This may appear severe, but as we’ve already stated, a successful Ph.D. in English Literature is all about reading and research. You’ve written on an author and compiled a list of his or her books. Now you’re going to read in a quiet area or at your desk. We’ve said it before, but the more you read, the more you’ll learn.
Spend the next ten days doing nothing but reading. You will be immersed in the author’s words, subjects, feelings, emotions, history, religion, characters, sexuality, gender, and more in this way. The more you read, the better you will understand your chosen author and begin to feel and think as he or she did or does. Remember that reading not only informs but also inspires you.
As you read, make notes. Select a pen or highlighter and underline the passages that make you to think deeply. Paragraphs, characters, emotions, and metaphors can all be cross-referenced. Make a mental note of everything that strikes you as significant, amazing, odd, or surprising. Return to your notes. Your Ph.D. might be able to relate to your first few notes. Keep all of your reading materials as well; you’ll need them one day. All Ph.D. students appear to be purchasing new bookcases!
5. Write a list of the summaries on your own
Writing is the most effective way to comprehend and remember information. The more you write, the easier it will be to remember things. Write your own summaries after reading a book or a few chapters. Because your time is likely limited, summaries are beneficial. Additionally, when you write a summary, things start to become clearer, and you may have an epiphany.
If the book you’re reading includes 15 chapters, you might want to summarise each one. This is a personal choice – and it obviously depends on the books – but more summaries are preferable over fewer. Summarize in your own words, and you’ll find that summaries help you find your own style. Make sure your summaries correspond to the books you’re reading.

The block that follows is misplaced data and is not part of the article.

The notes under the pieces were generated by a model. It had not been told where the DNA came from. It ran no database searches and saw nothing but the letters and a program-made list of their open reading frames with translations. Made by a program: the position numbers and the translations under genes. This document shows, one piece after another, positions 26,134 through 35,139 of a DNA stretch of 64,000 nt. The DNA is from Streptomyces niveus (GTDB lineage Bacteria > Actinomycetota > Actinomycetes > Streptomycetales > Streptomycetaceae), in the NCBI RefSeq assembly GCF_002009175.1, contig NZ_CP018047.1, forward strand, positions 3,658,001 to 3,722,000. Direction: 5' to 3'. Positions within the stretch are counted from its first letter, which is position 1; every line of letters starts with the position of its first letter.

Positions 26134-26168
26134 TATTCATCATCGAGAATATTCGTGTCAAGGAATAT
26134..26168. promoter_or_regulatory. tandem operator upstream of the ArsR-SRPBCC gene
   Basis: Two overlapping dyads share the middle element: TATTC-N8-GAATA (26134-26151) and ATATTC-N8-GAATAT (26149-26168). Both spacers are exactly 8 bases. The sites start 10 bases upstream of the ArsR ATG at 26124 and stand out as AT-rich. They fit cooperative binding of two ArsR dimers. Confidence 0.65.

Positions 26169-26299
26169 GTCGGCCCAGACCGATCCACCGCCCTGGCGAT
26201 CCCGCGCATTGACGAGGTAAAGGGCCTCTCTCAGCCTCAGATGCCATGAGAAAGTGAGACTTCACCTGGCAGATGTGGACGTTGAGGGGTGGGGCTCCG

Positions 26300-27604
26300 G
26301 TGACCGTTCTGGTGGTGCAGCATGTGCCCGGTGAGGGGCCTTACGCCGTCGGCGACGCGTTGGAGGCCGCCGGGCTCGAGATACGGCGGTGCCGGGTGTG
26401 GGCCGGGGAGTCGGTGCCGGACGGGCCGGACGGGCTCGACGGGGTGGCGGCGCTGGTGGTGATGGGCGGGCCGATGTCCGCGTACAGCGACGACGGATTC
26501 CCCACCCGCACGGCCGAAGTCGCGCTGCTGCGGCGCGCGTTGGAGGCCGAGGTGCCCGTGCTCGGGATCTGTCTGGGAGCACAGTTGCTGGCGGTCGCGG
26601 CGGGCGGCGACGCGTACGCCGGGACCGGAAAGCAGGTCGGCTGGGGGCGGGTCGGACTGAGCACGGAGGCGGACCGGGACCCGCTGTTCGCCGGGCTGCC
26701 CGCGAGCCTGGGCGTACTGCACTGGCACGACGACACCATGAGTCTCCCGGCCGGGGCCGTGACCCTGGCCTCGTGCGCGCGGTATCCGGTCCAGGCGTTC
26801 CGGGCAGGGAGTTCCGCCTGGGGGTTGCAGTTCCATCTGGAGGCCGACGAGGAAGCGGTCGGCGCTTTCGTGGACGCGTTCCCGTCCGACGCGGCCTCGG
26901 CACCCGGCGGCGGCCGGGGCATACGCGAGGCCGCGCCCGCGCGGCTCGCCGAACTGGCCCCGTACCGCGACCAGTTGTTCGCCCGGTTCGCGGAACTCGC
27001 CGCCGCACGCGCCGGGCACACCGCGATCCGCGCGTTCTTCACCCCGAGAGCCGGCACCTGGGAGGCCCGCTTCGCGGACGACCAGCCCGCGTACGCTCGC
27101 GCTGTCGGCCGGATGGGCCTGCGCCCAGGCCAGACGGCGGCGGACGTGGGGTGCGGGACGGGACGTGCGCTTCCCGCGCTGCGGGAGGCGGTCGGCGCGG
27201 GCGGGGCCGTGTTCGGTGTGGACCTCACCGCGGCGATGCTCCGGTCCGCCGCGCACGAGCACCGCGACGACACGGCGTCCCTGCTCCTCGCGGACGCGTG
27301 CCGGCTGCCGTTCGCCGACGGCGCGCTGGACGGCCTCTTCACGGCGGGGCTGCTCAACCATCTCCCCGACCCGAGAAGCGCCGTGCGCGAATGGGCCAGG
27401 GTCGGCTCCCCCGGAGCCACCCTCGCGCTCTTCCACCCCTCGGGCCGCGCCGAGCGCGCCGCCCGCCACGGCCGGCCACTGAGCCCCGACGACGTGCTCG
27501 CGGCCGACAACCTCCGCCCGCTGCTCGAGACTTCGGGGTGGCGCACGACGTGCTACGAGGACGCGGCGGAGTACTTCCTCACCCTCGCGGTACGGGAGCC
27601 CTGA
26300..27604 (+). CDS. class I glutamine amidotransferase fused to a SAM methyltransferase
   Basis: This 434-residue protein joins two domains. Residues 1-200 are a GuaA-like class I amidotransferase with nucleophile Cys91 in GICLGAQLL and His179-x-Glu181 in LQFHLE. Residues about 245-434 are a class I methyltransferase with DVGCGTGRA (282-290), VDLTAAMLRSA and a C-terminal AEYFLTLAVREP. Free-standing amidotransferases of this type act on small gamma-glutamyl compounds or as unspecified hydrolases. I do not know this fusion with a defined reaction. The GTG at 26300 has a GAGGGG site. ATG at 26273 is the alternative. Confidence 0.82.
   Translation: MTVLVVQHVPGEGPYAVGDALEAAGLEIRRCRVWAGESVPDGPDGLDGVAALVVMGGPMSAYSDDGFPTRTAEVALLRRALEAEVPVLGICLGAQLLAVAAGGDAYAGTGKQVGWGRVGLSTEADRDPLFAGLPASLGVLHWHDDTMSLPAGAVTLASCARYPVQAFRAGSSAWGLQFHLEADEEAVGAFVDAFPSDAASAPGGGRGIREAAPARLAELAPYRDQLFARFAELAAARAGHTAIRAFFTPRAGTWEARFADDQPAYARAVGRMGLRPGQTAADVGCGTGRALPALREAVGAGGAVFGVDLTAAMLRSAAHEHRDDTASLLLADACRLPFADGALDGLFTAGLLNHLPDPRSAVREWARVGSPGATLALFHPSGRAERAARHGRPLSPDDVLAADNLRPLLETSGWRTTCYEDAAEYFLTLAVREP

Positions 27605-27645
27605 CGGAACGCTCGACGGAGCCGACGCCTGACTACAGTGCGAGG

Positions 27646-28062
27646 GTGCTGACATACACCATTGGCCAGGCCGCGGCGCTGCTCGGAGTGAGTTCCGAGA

When we say write, we mean that you may enjoy both writing and typing. This is a private matter. Academics are frequently seen pounding away at their keyboards in front of their laptops. You can type all you want, but writing with a pen and paper can occasionally get your creative juices going in a new way. Writing forces you to think and allows you to perceive things in a new way. Always, as much as possible, write.
6. Study literary theories in a class
There are numerous online literary theory courses from which to choose, and we recommend that you enrol in one. The literary theory may appear academic and intimidating at first, but after you understand it, you’ll be well on your way to writing a successful and well-respected Ph.D. Take a peek at how many top universities provide literary theory courses. That way, you’ll realise how important it is to complete one.
A literary theory course will alter your way on language, literature, society, and self-identity. You will understand your critical reading abilities and better understand theoretical words like postcolonialism, deconstruction, and Marxist criticism by taking a course. A literary theory course will provide you with all of the tools you’ll need to dissect, criticise, analyse, and comprehend your author, subject, or topic.
You must find a literary theory course that will assist you with your subject. A literary theory class will understand how to approach literature, criticism vs. theory, structure, analysis, and psycho-analysis of the subject and author. You can enrol in one literary theory course and complete it on your own time. There are numerous online courses available; take one to ensure a successful Ph.D.
7. Learn to relate the various theories
You’re writing on a Ph.D., which is a significant step. You’ll be bringing in a variety of literary theories, which means you’ll need to understand not only the theories themselves but also how they relate to one another. To be successful as a Ph.D. candidate, you must talk, analyse, criticise, and be open to discussion. You must also be open to criticism.